- If specific protection for employee data is needed, appropriate measures have to be taken, e.g. pseudonymization or anonymization of data should be considered.
4. Privacy Shield May Not Be a Long Term Solution.
Despite raising various concerns about the EU/U.S. Privacy Shield, the DPA NRW agreed to give the program one year to address those concerns. After this initial year, the Article 29 Working Party plans to review whether its concerns have been addressed, and if the Privacy Shield is effective and functioning. Depending on the outcome of this annual assessment, the DPA NRW reserves the right to reevaluate and potentially stop data transfers under the Privacy Shield. Accordingly, U.S. companies relying on the Privacy Shield should carefully weigh the uncertainty it offers as a long term solution.
At the same time, the DPA NRW guidance points out that the outcome of this assessment will also have an impact on other methods of transatlantic data flows such as binding corporate rules and EU model contractual clauses which are currently likewise under scrutiny.
For more details on the Privacy Shield, or for help exploring whether it is appropriate for your company, please contact any member of Orrick’s Cybersecurity and Privacy team.
Website providers that collect dynamic Internet Protocol addresses (“IP address”) from website visitors may soon be subject to even more scrutiny from data protection authorities in the EU.
Last week, Europe’s Advocate General Manuel Campos Sánchez-Bordona (one of the advisors to the European Court of Justice, “ECJ”) released an opinion which, if followed by the ECJ would end a long debated question whether IP addresses are personal data subject to EU data privacy law. The Advocate General takes the view that dynamic IP addresses are personal data when being in the hands of a website provider when a third party (e.g. the internet access provider) has access to additional information that would enable identification of the Internet user.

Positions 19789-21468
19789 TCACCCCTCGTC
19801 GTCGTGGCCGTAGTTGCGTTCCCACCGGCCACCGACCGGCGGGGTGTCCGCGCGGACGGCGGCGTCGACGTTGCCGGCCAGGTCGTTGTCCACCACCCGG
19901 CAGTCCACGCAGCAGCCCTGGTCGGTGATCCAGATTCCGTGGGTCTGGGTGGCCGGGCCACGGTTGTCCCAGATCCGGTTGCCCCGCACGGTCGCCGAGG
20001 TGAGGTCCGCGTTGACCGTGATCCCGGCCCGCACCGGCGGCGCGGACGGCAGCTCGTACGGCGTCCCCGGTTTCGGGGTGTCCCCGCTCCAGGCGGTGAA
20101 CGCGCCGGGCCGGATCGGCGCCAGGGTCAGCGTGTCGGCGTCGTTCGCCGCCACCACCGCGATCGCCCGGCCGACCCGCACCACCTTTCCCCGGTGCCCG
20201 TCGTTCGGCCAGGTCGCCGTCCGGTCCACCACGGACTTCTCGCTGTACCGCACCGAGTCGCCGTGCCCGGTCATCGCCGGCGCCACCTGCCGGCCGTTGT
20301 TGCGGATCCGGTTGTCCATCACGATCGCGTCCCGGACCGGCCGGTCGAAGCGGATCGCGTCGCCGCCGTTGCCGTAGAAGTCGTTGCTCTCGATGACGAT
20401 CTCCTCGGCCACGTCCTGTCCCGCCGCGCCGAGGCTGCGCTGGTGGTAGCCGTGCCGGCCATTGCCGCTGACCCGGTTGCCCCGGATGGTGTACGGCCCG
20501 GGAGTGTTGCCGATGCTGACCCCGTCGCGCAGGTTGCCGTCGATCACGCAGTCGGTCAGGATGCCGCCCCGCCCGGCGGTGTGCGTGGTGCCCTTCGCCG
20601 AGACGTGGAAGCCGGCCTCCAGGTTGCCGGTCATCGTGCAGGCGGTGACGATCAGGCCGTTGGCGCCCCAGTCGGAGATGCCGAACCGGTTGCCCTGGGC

While EU regulators determine whether to adopt a new agreement for transfers of personal data from Europe to the United States to replace the invalid EU-U.S. Safe Harbor Framework, German data protection authorities have not been idly twiddling their thumbs.
Hamburg’s data protection commissioner, the head of one of 16 Federal German data protection authorities (“DPA”), announced in February that his agency is investigating Hamburg-based subsidiaries of large U.S. companies engaging in transfers of personal data of EU citizens to the U.S.
The Düsseldorfer Kreis, a committee made up of representatives of German data protection authorities, recently published guidance on the requirements for obtaining valid consent to the collection, processing and use of personal data under the relevant German data protection provisions, the Federal Data Protection Act (Bundesdatenschutzgesetz) (“BDSG”) and the Telemedia Act (Telemediengesetz).